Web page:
Essays on Supply Chain Management - Sydney Case Study

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The paper 'Supply Chain Management - Sydney" is a good example of a management case study. Sydney is the entryway to Australia, one of the international most economically flexible, politically established and internationally competitive commercial locations. Sydney has a population of 4.52 million, a ground-breaking culture and skilled labour force that is satisfactorily educated, industrious and multilingual of English, Irish, Scottish, and some Chinese (Industry & Investment NSW 2011). It has served as a financial focal point for Australia and the Asia Pacific, Sydney has an industrial, production and manufacturing services labour force half the volume of London's and approaching a substantial population of New York's.

Sydney is endowed with the reserve to cutting edge financial and manufacturers of highly developed commodities from medical devices to defence and aerospace (Armstrong 2001, p. 58). Sydney home companies are now organizing this expertise all over the world (Industry & Investment NSW 2011). The city gives enough provisions for more cost-competitive large hypermarket store location as compared to other major commercial centres and a conducive and efficient regulatory system. Sydney is a hub for highly developed infrastructure, highly skilled film, social amenities, digital simulations, television and more creative businesses (Makridakis et al.

1998). The city is the capital of Australia's most important business State, New South Wales, endowed with an economy that is generously proportioned than that of Hong Kong SAR, Malaysia or Singapore and accounts for close to one-third of Australia's Gross Domestic Product (Tovey & Munro 2010). New South Wales is an important manufacturer of near to the ground cost of mineral resources and a major international supplier of coal which guarantees our new store of a large supply of money in the market (Sasic Kaligasidis, A et al 2006). Demographic The internal part of Sydney is the for the most part densely populated city in Australia with 4,025 residents per square kilometre (10,429 /sq ml) (Australian Bureau of Statistics 2008).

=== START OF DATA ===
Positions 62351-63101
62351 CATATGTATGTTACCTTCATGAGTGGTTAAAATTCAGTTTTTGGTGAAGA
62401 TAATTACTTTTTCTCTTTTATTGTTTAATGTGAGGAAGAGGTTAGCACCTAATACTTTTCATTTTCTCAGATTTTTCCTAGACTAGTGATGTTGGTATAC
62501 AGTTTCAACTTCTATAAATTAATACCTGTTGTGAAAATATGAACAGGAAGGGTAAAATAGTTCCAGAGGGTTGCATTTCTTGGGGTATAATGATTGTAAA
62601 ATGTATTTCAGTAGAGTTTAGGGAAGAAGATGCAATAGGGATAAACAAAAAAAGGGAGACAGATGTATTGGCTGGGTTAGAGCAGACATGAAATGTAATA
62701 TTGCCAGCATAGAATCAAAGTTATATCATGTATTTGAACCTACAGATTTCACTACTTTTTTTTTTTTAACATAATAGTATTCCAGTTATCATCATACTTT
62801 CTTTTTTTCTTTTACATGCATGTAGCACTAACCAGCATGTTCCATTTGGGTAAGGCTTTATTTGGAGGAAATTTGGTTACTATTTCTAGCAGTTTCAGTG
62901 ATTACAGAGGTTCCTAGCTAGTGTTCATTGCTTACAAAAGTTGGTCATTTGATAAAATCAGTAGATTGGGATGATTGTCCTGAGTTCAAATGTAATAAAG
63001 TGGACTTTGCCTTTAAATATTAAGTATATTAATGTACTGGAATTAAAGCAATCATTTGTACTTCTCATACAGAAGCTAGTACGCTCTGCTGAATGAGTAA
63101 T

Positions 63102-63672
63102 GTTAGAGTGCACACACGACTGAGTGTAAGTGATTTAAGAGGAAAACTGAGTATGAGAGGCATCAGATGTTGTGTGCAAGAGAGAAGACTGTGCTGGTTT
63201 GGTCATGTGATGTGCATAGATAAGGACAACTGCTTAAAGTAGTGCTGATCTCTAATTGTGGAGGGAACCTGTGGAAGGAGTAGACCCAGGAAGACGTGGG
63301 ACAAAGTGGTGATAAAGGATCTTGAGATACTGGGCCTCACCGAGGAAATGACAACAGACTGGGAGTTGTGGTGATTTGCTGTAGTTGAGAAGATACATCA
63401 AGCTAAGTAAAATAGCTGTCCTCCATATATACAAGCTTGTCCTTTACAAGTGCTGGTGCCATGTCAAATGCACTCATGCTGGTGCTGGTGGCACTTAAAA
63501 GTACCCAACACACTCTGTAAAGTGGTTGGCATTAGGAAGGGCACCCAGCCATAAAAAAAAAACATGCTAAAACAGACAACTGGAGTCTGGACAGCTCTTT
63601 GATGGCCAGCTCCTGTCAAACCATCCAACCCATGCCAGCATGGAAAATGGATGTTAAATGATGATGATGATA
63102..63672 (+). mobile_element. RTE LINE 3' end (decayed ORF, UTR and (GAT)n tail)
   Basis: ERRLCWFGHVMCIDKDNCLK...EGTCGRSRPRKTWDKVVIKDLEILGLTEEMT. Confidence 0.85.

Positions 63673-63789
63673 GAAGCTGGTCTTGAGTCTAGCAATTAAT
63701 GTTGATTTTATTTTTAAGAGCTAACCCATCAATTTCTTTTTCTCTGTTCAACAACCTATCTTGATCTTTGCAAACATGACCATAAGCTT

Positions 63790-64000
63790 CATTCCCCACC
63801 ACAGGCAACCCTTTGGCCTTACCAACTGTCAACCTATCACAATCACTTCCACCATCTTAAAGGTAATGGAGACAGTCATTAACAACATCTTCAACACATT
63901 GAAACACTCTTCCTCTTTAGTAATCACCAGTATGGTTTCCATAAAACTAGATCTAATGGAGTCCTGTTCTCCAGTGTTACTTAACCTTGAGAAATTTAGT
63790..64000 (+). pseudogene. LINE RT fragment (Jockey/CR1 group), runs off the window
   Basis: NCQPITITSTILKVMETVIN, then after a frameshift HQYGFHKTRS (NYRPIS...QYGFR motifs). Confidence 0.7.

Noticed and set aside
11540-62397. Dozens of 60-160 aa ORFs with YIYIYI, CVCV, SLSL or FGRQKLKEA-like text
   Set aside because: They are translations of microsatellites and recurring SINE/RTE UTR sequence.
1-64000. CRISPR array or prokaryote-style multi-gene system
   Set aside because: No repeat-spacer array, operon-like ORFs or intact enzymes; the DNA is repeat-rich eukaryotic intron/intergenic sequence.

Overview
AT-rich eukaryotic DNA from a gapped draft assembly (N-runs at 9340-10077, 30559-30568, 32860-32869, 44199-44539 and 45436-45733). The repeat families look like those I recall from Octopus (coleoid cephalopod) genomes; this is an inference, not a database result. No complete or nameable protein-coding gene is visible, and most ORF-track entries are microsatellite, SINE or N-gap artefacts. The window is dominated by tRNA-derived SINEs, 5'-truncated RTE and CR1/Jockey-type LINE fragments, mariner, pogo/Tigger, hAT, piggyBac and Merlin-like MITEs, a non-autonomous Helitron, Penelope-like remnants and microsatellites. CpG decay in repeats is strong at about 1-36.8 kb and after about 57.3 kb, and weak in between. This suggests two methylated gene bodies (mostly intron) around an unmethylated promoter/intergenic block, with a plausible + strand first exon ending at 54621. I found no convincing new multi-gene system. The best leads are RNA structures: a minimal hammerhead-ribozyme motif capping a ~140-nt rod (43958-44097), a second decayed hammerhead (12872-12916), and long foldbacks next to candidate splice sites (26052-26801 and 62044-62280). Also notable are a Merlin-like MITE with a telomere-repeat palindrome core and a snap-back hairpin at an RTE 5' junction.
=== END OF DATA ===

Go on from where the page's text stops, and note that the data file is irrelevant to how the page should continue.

The average age of the Sydney population is 35. According to age, 13% of the residents are beyond 66 years old. In the educational level, 15.4% of the population boast of educational attainment equivalent to beyond a bachelor’ s degree (Australian Bureau of Statistics 2008).

During the year 2006 census, 65% of the inhabitants recognized themselves as Christians, 3.9% of the population identified to be Muslims, 3.6% suggested to be Buddhists, 1.6% were Hindus, 1% were Jews and 0.5 were Bahai while 24.59% had no religion or were indecisive of which religion they really belong to. This data proves to us that the diversity of Sydney population will effectively fit our diverse products and services with the guaranteed majority of the population being within 35 years confirms of a high degree of spending population (Prentice Hall India Pvt.

2004). Analysis Capital budgeting calls for the dedication of substantial funds in present business in the hope of long term returns on investments (Fawcett et al 2007 p. 243). The realised analysis helps in budgeting to determine the cost of facilities and operating costs such as labour and transportation in order to arrive at a financially sound decision to invest or avoid. In order to prove of the productivity of the Sydney Hypermarket Store, we shall use the data to estimate, project and forecast our expectations so as to the establishment of future expectations and subsequent decisions in regard to choice of the location (Heizer & Render 2005, p.

278).

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